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Project: Measure Jetpack

Whenever someone brings up Jetpack in a discussion, one thing is inevitable – someone calling it a bloated thing that is solely responsible for slowing their website, the whole internet and causing the global warming. The same thing recently happened at Advanced WordPress Facebook group, an it got me thinking.

WordPress developers either love or hate Jetpack. Some say it provides a lot of essential functionality in a single package and it is not slow. Others call it bloated, slow and full on unnecessary stuff. Both sides might have a point, but when it comes to cold hard data, nobody can provide some to prove their point. Everything is based on personal experiences and anecdotical evidence.

When BruteProtect got acquired by Jetpack, they did an interesting study of comparing Jetpack performance to that of similar popular plugins. But I think some of its assumptions and choices were flawed and the data was not quite granular enough to call it a proper study. And, of course they are pretty much an interested party in this, so being objective could be hard for them, too.

So that got me thinking – what if somebody did a proper study? Picked feature-wise comparable plugins, and ran tests module by module, with controls and clear methodology? I know, it sounds quite a lot of work, but that is exactly what students were invented for… It so happens, that as I was pondering this, some of my students aproached me, looking for an interesting research topic. Long story short, now I have a couple of students committed to this, and that is what we are going to try to do. All systems clear. Project “Measure Jetpack” is a go.

The Plan

Over the coming weeks, we are going to identify most proper, and most popular replacements for all Jetpack modules. By most proper, I mean ones that have a comparable feature set – just enough to provide the same functionality.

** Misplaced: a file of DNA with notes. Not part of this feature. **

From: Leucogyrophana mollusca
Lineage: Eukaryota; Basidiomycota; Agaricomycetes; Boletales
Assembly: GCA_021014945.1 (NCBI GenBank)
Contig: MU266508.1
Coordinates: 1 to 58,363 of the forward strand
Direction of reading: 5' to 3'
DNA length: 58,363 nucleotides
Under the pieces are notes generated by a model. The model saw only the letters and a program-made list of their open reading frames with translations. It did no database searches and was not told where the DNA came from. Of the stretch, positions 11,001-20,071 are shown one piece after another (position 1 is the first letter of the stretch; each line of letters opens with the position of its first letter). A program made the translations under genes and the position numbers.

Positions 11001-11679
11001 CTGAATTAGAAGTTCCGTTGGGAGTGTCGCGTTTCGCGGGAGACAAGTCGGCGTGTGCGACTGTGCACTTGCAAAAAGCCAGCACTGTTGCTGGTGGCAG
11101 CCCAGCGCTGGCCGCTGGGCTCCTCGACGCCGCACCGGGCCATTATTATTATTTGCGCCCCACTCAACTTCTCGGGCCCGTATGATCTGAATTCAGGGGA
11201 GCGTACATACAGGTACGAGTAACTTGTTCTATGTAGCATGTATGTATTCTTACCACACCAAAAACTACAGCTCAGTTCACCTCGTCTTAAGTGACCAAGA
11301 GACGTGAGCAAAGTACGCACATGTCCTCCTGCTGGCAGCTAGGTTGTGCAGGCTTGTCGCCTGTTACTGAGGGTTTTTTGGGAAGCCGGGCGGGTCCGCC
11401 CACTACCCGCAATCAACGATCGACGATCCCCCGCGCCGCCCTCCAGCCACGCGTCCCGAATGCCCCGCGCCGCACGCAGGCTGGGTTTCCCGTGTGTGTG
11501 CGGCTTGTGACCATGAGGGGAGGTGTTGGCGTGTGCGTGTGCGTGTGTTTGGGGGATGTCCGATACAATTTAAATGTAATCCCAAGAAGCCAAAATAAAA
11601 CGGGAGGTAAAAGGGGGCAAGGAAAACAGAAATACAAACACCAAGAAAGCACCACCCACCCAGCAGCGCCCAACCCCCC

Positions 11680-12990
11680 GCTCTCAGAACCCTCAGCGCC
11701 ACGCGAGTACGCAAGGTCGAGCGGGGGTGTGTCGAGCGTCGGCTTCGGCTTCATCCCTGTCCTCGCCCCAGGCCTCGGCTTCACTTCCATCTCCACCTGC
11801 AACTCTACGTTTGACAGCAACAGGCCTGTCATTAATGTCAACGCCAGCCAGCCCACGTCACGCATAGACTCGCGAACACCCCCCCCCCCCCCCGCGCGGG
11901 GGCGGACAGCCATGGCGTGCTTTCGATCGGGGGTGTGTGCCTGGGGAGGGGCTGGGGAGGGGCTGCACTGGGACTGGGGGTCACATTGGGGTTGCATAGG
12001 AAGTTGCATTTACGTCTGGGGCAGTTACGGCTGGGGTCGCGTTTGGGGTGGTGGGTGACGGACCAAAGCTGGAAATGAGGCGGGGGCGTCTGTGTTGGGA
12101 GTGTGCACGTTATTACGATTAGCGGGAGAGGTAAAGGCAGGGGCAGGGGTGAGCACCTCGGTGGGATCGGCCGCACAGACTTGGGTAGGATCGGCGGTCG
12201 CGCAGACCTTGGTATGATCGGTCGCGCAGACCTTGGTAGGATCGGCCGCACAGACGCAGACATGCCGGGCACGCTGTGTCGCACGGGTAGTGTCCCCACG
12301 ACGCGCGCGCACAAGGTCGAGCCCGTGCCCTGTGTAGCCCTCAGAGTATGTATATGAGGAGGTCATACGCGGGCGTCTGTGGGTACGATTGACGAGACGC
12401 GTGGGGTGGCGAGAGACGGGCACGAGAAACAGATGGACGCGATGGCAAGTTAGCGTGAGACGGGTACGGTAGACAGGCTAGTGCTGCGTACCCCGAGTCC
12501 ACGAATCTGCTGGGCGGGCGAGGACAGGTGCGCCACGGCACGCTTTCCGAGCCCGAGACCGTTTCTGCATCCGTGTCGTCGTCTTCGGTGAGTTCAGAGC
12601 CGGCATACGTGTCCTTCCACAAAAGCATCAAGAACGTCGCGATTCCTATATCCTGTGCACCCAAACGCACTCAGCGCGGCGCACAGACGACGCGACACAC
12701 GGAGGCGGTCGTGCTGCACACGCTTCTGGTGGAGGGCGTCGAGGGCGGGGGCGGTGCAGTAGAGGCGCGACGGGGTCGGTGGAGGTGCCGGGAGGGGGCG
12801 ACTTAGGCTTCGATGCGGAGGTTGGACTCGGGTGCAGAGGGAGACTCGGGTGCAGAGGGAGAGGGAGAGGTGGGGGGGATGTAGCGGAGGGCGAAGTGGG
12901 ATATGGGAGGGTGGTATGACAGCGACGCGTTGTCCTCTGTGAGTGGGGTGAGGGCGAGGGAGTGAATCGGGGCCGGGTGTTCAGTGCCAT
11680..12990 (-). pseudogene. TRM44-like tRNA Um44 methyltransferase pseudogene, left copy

Then we are going to set up a bunch of identical WordPress sites – with some Lorem ipsum content. One will act as a benchmark, another one will be running Jetpack, and a third one will be running the other plugins.

Then we’ll start the measuring, with different plungins/modules activated and deactivated. We’ll be doing 1-to-1 comparisons, as well as some combos. We are going to measute load times, as well as some stats reported by Query Monitor – memory usage, database query count etc.

And then we are going to publish results – as a series of blog posts and articles in academic publications.

How Can You Help

First, offer any and all suggestions about methodology and things to measure.

Also, suggest plugins we should consider as feature-comparable to Jetpack modules. We are going to comb through WordPress.org directory ourselves, but hints and pointers are more than welcome.

Progress Reports

This will take a while. It is most definintely a side project, so we are not going to be working on it full time. If You want to follow our progress, you can follow this blog, or subscribe to my mailing list below. I am also going to post updates to Advanced WordPress on Facebook, and on my Twitter.

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Published in Research